Not in the Mood? Could be the Winter Blues

For many people, there is a feeling of exuberance and freedom that comes on the first real day of spring, when you step outside in shorts and a t-shirt for the first time in months and the warm sun hits your skin. On the other hand, the longer, darker days of winter can bring with them the feelings of heaviness and sadness. You bundle up or stay inside as protection from the cold and often feel less connected to your body and your partner as a result. While you know that spring feeling is only a few months away, the vitality and interest in sex that comes with it seems so far out of reach. Many men experience changes in their mood and libido during the winter months and there are a variety of options to make things better.

Seasonal Depression (aka Winter Blues) is Treatable
Seasonal affective disorder (SAD) sometimes called seasonal depression, is a type of mood disorder where people experience feelings of low motivation and increased sadness in response to the change of the seasons. Most commonly, the feelings of depression come during the autumn and winter months, but some people may experience them during spring and summer instead. Symptoms feel more intense and last longer than just the “winter blues.” While the causes of this annual pattern are not well understood, most studies point toward decreased exposure to daylight disrupting the body’s “biological clock.” Light therapy is often recommended as the first line of treatment along with psychotherapy and antidepressant medications.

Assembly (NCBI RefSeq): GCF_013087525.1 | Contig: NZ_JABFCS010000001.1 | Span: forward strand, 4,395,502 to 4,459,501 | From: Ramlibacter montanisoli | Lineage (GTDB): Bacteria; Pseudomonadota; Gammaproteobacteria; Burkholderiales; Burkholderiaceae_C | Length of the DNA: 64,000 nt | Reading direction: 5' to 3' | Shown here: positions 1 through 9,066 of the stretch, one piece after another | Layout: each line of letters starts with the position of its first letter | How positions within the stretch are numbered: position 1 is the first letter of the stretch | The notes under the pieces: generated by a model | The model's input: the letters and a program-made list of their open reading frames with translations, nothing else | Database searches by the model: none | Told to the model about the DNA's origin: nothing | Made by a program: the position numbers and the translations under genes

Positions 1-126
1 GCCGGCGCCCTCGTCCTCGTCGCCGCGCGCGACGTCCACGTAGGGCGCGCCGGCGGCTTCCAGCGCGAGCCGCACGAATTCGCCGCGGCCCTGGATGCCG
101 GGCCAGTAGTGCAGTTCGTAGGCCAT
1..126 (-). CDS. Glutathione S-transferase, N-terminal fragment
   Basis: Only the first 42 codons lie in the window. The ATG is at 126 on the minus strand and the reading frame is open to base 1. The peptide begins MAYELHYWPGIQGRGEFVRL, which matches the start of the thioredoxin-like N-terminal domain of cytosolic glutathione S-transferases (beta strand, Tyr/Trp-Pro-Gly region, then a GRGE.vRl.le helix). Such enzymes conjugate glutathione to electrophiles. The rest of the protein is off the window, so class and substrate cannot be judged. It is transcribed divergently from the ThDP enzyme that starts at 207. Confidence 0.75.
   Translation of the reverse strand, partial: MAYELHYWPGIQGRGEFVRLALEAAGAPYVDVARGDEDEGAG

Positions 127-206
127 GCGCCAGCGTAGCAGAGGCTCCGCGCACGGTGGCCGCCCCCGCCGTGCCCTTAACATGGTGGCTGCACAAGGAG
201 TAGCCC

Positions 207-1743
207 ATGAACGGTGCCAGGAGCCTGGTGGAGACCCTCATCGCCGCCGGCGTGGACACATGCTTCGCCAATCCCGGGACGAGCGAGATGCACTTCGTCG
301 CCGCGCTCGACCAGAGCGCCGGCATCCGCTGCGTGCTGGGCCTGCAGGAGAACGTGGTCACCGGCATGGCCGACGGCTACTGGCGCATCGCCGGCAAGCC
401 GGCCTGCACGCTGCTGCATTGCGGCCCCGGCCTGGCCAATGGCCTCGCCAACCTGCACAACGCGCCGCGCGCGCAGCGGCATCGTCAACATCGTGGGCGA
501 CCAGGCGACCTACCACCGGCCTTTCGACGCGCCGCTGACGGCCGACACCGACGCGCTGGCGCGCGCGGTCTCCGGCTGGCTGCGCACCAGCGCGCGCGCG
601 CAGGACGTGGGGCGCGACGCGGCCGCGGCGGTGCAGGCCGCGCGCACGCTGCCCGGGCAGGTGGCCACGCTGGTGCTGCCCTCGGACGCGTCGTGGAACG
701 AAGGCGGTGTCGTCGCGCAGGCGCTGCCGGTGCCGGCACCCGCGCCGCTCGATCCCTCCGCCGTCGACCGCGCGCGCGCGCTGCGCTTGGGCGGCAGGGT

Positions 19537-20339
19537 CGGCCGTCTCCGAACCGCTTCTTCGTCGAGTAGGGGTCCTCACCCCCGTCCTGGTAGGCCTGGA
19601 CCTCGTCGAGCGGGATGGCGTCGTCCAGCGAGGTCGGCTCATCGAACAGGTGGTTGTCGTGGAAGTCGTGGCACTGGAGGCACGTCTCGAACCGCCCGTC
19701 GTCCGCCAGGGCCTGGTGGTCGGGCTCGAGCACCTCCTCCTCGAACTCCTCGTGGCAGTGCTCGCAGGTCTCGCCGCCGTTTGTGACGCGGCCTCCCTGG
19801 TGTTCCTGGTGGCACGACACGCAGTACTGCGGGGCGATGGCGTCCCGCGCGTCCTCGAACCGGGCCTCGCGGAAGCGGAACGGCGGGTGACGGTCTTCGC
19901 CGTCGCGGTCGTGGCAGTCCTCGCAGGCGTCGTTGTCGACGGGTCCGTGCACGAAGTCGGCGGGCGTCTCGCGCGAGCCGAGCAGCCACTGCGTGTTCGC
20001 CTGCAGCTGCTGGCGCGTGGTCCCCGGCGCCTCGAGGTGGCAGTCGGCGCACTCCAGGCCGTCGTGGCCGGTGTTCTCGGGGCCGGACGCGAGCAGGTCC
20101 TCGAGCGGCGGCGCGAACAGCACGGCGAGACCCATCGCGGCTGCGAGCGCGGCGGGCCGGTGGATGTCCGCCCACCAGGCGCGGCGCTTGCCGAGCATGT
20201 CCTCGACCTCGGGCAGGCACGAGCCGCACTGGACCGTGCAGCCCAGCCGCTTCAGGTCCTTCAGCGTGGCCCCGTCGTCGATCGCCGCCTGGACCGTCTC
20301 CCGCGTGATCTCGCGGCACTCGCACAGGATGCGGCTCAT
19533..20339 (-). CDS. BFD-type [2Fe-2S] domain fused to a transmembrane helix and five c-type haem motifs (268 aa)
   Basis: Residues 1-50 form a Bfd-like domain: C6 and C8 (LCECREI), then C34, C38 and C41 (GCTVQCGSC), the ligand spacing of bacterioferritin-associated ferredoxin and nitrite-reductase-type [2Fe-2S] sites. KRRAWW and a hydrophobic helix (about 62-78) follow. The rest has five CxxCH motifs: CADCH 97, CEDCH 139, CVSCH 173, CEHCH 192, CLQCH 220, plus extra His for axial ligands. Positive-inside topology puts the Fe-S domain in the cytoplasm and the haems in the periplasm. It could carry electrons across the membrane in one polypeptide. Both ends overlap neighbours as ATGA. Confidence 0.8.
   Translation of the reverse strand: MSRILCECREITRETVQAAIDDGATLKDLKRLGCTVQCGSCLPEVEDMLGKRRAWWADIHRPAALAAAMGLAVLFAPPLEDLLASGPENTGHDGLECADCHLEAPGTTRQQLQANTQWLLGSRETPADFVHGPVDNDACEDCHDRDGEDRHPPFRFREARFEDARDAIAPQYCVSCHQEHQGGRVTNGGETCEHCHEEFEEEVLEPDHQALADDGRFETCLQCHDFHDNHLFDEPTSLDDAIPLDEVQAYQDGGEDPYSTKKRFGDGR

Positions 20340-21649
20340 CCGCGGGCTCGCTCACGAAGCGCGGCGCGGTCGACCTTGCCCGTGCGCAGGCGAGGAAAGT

Low Sex Drive is a Common Symptom of SAD
That decrease in motivation that comes with SAD can also mean less interest in sex. That image of cuddling at home under a blanket during winter, leading to lots of babies being born nine months later is a nice thought, but many guys report feeling sexier and more turned on by their partners during the warmer months. After all, we all want to have “hot” sex! A strong evidence base supports the idea of daily variations in testosterone levels, and you might expect that the science would also point toward annual cycles with lower levels of testosterone in winter. However, the science is inconclusive.  Researchers do not consistently find that men have lower levels of testosterone during the winter. Instead, the evidence points toward BMI, diet, and exercise being more directly correlated to testosterone levels than time of year. In addition to lifestyle changes, the antidepressant medication Bupropion (trade name: Welbutrin) is often used to treat symptoms of SAD with much less risk of sexual side effects than other classes of antidepressants.

If you’re concerned that SAD may be affecting your sex life, contact us for a free phone consultation.

Still unsure? Take Our Low T Quiz to check your symptoms.

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